•  By or with the consent or acquiescence of the state authorities

In order for the international bodies to make a distinction between the different forms of ill-treatment and assess the degree of suffering involved,

Torture may include:

  • systematic beatings
  • being deprived of sleep for several days
  • being subjected to electric shock
  • being submerged head first in foul water
  • being confined to mental hospital on other than medical grounds
  • being given sophisticated drugs
  • starvation
  • exposure to extreme temperatures
  • electric shock treatment
  • live burials ...

Victims of torture are often caught up in government suppression of dissent, they are not charged with any criminal offence and they may be the wives or young children of suspects. They suffer, physically and mentally, long after release.

Effects of torture may include:

  • serious injury and/or paralyses
  • destroyed minds
  • emotional scars
  • death
  • disappearance - a terrible form of torture for those left behind ...

Torture is not just an expression of sadism, practiced by those who deal with prisoners. It becomes an institution, part of the system, authorised by governments, connived by officials at every level, and accepted as a "necessary evil".

There are, however, also many 'grey areas' which do not clearly amount to torture, or about which there is still disagreement, but which are of great concern to the international community. Examples include:

•  Corporal punishment imposed as a judicial penalty
•  Some forms of capital punishment and the death-row phenomenon
•  Solitary confinement
•  Certain aspects of poor prison conditions , particularly if combined
•  Disappearances , including their effect on the close relatives of the disappeared person

Treatment inflicted on a child which might not be considered torture if inflicted on an adult.

Who are the perpetrators?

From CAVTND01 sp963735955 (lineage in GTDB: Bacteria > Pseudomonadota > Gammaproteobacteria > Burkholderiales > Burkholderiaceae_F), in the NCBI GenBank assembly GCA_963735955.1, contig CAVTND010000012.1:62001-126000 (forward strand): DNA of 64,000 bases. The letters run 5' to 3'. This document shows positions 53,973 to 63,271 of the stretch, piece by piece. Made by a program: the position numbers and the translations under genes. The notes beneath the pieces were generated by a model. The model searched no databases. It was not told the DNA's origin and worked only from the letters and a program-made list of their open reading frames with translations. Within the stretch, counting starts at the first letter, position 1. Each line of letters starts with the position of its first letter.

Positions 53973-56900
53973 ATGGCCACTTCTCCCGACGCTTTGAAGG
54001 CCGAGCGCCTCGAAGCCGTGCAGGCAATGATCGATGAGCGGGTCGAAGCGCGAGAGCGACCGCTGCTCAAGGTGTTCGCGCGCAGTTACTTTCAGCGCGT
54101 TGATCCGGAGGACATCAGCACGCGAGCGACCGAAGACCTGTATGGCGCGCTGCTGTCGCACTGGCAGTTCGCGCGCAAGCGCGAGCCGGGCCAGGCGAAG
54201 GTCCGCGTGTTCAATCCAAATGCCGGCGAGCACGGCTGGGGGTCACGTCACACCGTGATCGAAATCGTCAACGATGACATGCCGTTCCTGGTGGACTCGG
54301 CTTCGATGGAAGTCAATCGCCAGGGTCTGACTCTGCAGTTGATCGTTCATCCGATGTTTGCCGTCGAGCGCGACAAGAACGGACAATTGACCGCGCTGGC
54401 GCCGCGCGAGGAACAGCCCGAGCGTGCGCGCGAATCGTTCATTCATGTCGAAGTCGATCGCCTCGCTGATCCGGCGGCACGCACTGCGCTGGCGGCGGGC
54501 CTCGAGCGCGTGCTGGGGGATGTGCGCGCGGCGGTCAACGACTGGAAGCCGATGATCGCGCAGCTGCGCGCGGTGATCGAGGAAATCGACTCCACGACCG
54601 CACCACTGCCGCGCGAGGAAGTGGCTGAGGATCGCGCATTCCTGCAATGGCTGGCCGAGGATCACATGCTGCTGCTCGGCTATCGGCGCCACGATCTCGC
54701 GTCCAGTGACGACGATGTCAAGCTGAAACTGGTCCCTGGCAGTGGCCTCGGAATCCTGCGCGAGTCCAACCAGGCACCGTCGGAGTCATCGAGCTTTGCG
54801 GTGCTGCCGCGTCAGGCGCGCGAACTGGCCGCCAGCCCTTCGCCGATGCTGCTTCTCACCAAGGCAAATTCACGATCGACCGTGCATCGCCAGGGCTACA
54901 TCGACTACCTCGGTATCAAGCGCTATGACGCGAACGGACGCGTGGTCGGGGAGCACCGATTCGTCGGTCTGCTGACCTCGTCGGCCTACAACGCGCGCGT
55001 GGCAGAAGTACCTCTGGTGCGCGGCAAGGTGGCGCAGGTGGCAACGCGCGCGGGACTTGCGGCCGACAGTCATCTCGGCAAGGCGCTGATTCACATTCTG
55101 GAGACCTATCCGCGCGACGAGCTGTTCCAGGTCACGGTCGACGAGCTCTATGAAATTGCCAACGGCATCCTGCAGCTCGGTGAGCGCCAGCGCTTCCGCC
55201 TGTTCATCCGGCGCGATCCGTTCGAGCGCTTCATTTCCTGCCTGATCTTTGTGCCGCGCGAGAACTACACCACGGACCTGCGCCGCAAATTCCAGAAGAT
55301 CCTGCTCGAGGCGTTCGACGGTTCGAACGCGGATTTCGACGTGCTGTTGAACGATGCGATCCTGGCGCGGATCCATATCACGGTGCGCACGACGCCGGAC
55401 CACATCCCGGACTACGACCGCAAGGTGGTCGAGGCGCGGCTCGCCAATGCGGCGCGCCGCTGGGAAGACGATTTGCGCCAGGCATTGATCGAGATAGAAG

As is emphasised in the section describing what is torture, it is necessary that the behaviour in question be carried out by, or with the approval of, a representative of the authority in power. This means that any state official could potentially be involved in torture or ill-treatment. However, considering the common purposes of torture, which may be to obtain information during an interrogation , or, increasingly, to intimidate the population as a whole in the face of insurrection or disturbance, it is unsurprising that the principal perpetrators are those officials involved in the criminal investigation process, and those responsible for the security of the state.

This means that those most likely to be involved in torture and other forms of ill-treatment include :

•  The police
•  The military
•  Paramilitary forces acting in connection with official forces

But could also include :

•  Prison officers
•  Death squads (torture following disappearance and preceding killing)
•  Any Government official
•  Health professionals - doctors , psychiatrists or nurses may participate in torture either by act (direct involvement which may include certifying someone fit for interrogation ) or by omission (falsifying medical reports or failure to give appropriate treatment)
•  Co-detainees acting with the approval or on the orders of public officials

Who are the victims?

Anybody can be a victim of torture - man or woman , young or old, religious or atheist, intellectual or farmer. Very often the determining factor may be membership of a particular political, religious, or ethnic group or minority . However, no-one should be considered immune.

The identity of the victim is important because:

•  Specific groups, such as children , women , the elderly , or religious persons , may be more vulnerable to the effects of ill-treatment, making it easier to consider that the degree of suffering is severe enough to amount to torture.

Where is torture most likely to occur?

While the majority of such places will be familiar to those in the local area and are official places of detention, it is fairly common for other, unacknowledged places of detention to exist also. These could range from installations which are regularly used for such purposes, (e.g. a disused factory or Government buildings), to those which are used in a particular case because they are convenient on that occasion. (e.g. a school building used as a holding area, or even open land).

Remember that torture does not have to be confined to a place of detention and may occur in the victim's own home or during transportation to an official place of detention.

When is torture most likely to occur?

•  The greatest risk of torture and other forms of ill-treatment to individuals is in the first phase of arrest and detention, before they have access to a lawyer or court. This risk persists as long as the investigation lasts, irrespective of where a suspect is being held.

•  Incommunicado detention (i.e. detaining somebody either without acknowledgement or without allowing them access to anyone, such as their lawyer or family) is probably the single highest risk factor for torture because it means that there is no external